A judge in Sacramento Superior Court today stopped the first challenge to the Tiered Registry Law. The action was taken during a virtual hearing held before Judge Shama Mesiwala.
The case in question involved a challenge to the assignment of individuals convicted of Penal Code Section 288(c)(1) to Tier 3, the highest tier. The basis of the challenge was the equal protection clause of the state constitution.
“Today’s decision will be appealed,” stated ACSOL Executive Director Janice Bellucci. “Until this decision can be overturned, individuals convicted of PC 288(c)(1) will continue to be assigned to Tier 3 and must register for life.”
According to the court’s decision, individual convicted of PC 288(c)(1) are not similarly situated to individuals convicted of PC 288(a) although both offenses involve identical conduct. Under the current language of the Tiered Registry Law, individuals convicted of PC 288(a) that involves a victim under the age of 14 are assigned to Tier 2, however, individuals convicted of the same conduct with a victim who is 15 or 16 are assigned to the highest tier (tier 3). Because these individuals are not similarly situated, the equal protection does not apply, according to that decision.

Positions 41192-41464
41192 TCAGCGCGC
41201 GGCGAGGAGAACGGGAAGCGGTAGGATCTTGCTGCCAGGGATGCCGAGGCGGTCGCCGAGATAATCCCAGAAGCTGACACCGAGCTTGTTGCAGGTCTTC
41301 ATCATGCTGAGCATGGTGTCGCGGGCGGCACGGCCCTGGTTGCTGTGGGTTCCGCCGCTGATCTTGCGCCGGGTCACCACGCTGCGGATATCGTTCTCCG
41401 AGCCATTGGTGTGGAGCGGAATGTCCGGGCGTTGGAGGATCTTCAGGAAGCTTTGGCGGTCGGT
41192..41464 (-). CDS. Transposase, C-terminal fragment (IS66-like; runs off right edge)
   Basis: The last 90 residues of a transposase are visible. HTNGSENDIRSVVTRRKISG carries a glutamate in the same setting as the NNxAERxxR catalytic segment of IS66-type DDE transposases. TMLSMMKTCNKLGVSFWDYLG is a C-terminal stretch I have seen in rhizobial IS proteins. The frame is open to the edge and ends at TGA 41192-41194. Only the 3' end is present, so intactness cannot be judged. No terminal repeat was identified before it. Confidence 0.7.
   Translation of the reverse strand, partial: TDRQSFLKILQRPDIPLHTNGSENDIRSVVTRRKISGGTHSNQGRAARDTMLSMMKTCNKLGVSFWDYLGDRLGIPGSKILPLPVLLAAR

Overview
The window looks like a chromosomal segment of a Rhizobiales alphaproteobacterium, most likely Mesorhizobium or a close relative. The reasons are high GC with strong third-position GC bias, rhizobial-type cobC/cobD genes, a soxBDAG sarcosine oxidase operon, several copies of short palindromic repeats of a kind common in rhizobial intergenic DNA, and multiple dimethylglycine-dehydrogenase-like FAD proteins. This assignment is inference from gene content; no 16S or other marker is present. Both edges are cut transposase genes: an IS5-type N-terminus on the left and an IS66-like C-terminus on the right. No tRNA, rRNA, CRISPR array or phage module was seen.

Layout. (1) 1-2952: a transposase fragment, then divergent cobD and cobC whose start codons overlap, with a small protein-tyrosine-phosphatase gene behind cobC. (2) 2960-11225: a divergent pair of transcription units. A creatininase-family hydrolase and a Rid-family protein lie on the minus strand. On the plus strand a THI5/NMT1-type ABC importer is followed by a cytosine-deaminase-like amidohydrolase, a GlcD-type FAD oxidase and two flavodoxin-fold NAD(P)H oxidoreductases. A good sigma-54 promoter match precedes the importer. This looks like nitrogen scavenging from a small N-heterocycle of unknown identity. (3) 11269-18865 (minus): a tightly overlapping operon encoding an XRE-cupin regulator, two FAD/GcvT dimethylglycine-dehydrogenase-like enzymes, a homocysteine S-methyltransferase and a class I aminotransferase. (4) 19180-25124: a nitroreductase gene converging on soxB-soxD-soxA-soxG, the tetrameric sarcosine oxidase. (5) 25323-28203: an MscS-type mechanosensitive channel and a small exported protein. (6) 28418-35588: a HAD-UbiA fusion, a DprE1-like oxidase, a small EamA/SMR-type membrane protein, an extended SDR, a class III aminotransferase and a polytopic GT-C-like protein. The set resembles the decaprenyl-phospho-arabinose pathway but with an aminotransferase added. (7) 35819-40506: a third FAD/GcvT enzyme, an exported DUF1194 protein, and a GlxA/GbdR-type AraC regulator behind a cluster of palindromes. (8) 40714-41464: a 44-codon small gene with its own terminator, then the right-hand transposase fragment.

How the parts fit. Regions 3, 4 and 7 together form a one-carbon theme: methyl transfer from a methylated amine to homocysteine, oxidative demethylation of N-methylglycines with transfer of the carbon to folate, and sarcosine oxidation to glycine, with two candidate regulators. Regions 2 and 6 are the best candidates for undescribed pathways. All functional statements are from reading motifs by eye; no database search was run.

The court’s decision also focused upon the requirement of a 10-year age gap for those convicted of PC 288(c). In its decision, the court ignored the fact that two additional offenses requiring the same 10-year age gap (PC 289(i) and PC 286(c)(1) are assigned to Tier 1 and Tier 2, respectively.
“It is possible that today’s decision is based in part upon the fact that this is the first challenge to the Tiered Registry Law,” stated Bellucci. “If an appellate court agrees with this challenge, lower courts will follow that precedent.”
Law Office of Janice M. Bellucci